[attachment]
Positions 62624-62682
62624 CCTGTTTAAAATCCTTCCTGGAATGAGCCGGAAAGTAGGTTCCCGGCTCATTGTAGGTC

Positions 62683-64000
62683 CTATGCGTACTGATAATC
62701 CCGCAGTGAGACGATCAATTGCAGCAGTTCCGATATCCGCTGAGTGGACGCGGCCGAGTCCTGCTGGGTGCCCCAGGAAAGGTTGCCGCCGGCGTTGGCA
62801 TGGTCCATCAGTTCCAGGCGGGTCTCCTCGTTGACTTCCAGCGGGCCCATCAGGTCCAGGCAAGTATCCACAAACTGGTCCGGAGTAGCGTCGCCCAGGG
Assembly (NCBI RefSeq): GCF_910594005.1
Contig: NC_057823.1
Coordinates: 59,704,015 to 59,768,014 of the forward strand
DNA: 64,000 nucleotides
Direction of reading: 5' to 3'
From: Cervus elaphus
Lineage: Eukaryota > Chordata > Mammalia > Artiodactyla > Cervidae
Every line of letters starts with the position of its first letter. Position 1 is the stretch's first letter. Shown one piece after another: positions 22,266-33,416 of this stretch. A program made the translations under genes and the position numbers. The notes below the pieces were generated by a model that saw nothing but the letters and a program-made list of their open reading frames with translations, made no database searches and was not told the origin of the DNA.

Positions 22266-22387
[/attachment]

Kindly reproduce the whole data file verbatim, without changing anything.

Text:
Positions 62624-62682
62624 CCTGTTTAAAATCCTTCCTGGAATGAGCCGGAAAGTAGGTTCCCGGCTCATTGTAGGTC

Positions 62683-64000
62683 CTATGCGTACTGATAATC
62701 CCGCAGTGAGACGATCAATTGCAGCAGTTCCGATATCCGCTGAGTGGACGCGGCCGAGTCCTGCTGGGTGCCCCAGGAAAGGTTGCCGCCGGCGTTGGCA
62801 TGGTCCATCAGTTCCAGGCGGGTCTCCTCGTTGACTTCCAGCGGGCCCATCAGGTCCAGGCAAGTATCCACAAACTGGTCCGGAGTAGCGTCGCCCAGGG
Assembly (NCBI RefSeq): GCF_910594005.1
Contig: NC_057823.1
Coordinates: 59,704,015 to 59,768,014 of the forward strand
DNA: 64,000 nucleotides
Direction of reading: 5' to 3'
From: Cervus elaphus
Lineage: Eukaryota > Chordata > Mammalia > Artiodactyla > Cervidae
Every line of letters starts with the position of its first letter. Position 1 is the stretch's first letter. Shown one piece after another: positions 22,266-33,416 of this stretch. A program made the translations under genes and the position numbers. The notes below the pieces were generated by a model that saw nothing but the letters and a program-made list of their open reading frames with translations, made no database searches and was not told the origin of the DNA.

Positions 22266-22387